Magnum Energy MS4024PAE MS-PAE Series 4000W 24VDC Pure Sine Inverter/105 Amp PFC Charger/120V-240V Input/Output, Power Factor Corrected (PFC) Charger, Safe and reliable, Versatile mounting, Multiple ports, Convenient switches

Magnum Energy MS4024PAE MS-PAE Series 4000W 24VDC Pure Sine Inverter/105 Amp PFC Charger/120V-240V Input/Output, Power Factor Corrected (PFC) Charger, Safe and reliable, Versatile mounting, Multiple ports, Convenient switches

During these discussions and the extra power required to start and run the submersible pump, what was happening is that, the MagnaSine inverter being that it is a 240v inverter, there are 3 wires, and two 120v legs of the electrical circuit.  Here are a few diagrams to demonstrate.

Single Phase Power

Single Phase Power

3-phase power

So basically what I was told is that, a 120v 1 horsepower motor draws 750 watts of power.  The formula is Watts = Volts x Amps.  So 750 (watts) divided by 120 (v) = 6.25.   With the start capacitor failing or failed, this can double or triple the amount of power required to start the motor.

Start Capacitor

Start Capacitor

I was told that when you use a 240v (3 phase motor) the motor runs more efficient.  Therefore consuming less amperage “per leg”, however there are 2 legs, so in essence they use the same amount of power, just split across 2 sets of the 3 phase load.

Using the chart on sag time, I’m guessing that I was using 70% of  1/2 of the 4000 watts on my inverter.  And because of 2000 watts is dedicated to each “phase” of the inverter, I was pulling close to 2000 watts on one leg.  Leaving the other leg un-used.  The inverter is rated for surges and for power factor correction as well, but when 2000 watts is being pulled on one leg, and the RV Camper Trailer is on the same leg, that’s when the lights dim, and if the batteries are low, it will shut down the inverter, causing a hard reset — outside on our outbuilding.

Henry also mentioned that the Hallmark Industries pump that is a 5 stage submersible pump, but only 1/2 HP, and 240v, may be an acceptable solution that draws 1/2 of the power, I’d get a NEW motor/pump system, and the draw is split against 2 legs of power.  The pump would be less flow, but since nothing in my trailer or future home, will never draw 25GPM, this will refill our tanks if they were completely empty within 2 minutes.  The specific pumping solution #4 that is coming is this:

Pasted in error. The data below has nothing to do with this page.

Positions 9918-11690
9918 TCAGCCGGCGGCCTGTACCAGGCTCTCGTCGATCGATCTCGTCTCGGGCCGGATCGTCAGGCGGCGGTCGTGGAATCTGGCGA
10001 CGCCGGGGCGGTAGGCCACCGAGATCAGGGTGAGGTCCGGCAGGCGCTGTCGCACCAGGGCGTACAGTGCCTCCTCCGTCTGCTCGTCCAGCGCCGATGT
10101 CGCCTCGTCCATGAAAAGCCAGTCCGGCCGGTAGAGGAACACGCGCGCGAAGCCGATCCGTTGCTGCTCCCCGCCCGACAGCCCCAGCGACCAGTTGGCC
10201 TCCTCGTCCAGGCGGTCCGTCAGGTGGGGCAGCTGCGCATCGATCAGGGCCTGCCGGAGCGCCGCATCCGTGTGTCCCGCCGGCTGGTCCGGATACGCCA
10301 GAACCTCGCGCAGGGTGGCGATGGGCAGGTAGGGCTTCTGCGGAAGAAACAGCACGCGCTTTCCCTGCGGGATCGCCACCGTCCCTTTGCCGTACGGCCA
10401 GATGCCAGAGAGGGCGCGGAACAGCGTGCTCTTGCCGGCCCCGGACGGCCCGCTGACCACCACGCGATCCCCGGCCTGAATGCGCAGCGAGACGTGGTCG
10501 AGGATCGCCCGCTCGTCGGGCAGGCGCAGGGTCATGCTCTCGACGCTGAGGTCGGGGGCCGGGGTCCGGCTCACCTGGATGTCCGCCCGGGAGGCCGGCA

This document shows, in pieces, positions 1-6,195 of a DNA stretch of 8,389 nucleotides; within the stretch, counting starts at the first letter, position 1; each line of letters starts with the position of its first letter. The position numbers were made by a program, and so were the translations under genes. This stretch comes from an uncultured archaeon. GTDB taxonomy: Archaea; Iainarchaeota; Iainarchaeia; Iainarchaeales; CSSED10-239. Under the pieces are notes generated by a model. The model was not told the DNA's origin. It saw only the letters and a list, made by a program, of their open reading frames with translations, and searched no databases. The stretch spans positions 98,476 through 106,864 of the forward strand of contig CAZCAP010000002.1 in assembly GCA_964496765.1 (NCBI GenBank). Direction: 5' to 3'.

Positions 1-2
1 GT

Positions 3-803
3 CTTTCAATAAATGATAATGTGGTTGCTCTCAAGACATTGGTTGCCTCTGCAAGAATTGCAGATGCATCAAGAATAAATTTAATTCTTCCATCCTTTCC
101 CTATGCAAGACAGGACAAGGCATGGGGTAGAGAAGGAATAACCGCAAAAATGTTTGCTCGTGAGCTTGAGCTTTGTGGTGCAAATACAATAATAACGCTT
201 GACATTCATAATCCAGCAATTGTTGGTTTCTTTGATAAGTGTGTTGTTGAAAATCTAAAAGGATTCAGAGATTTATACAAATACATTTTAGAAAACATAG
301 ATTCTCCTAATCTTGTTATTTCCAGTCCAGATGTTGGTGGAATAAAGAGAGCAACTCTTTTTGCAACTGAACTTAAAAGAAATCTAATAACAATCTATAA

Hallmark Industries MA0343X-4A Deep Well Submersible Pump, 1/2 hp, 220V, 60 Hz, 25 GPM, 150' Head, Stainless Steel, 4"

Hallmark Industries MA0343X-4A Deep Well Submersible Pump, 1/2 hp, 220V, 60 Hz, 25 GPM, 150′ Head, Stainless Steel, 4″

So since I know that the solution #3 worked, having a smaller, less powerful motor, splitting the power system into 3 phases this will be easier on my inverter, the motor and hopefully — now that my cheap indian frugality, simply didn’t pay off, as I couldn’t return my first motor – solution #1 (the time frame expired – on Amazon), I had to pay for return shipping on solution #2 – and wait nearly a week to get my next pump… while we had NO water pressure except from what I put into our on board tanks, that only lasted 3 days, and we were out of water / pumping for a few more days…

So as I said I would save you time, money, heartache, and all sorts of nasty looks from your wife or signifiant other, threats of divorce — to just simply buy the right fucking pump the first time…..

So in your case if you have 3 phase power like we do chose a 240v motor.   If you have single phase power chose the 120v.  And for off grid situations, to maintain a city like water pressure that we Westerners / Americans are used to, this 1/2 HP motor should suffice well.

If you have any questions about a pump for your application, you might want to call Hallmark Industries and contact Henry — or another technical support person who was extremely helpful.   And as a matter of fact, they went over and beyond their normal warranty for me, by NOT having me return my defective pump / capacitor issue, and having to mail it to them, and have them diagnose it– leaving us with NO water pressure and no water for toilet flushing / showers, etc for probably 2 weeks or more, and they offered to give us a significant discount on a NEW pump the 240v one I described above just for the cost of shipping / and handling.

So I can tell you that any off grid pumping solution you chose to do in the future, I’d recommend Hallmark Industries – they have great prices, you can get most of their pumps on Amazon — fulfilled by prime with 2 day shipping and NO shipping cost(s), as these suckers are heavy about 35-50 lbs, and on prime, you pay NO shipping costs!

— No go out and build your dream home.   John.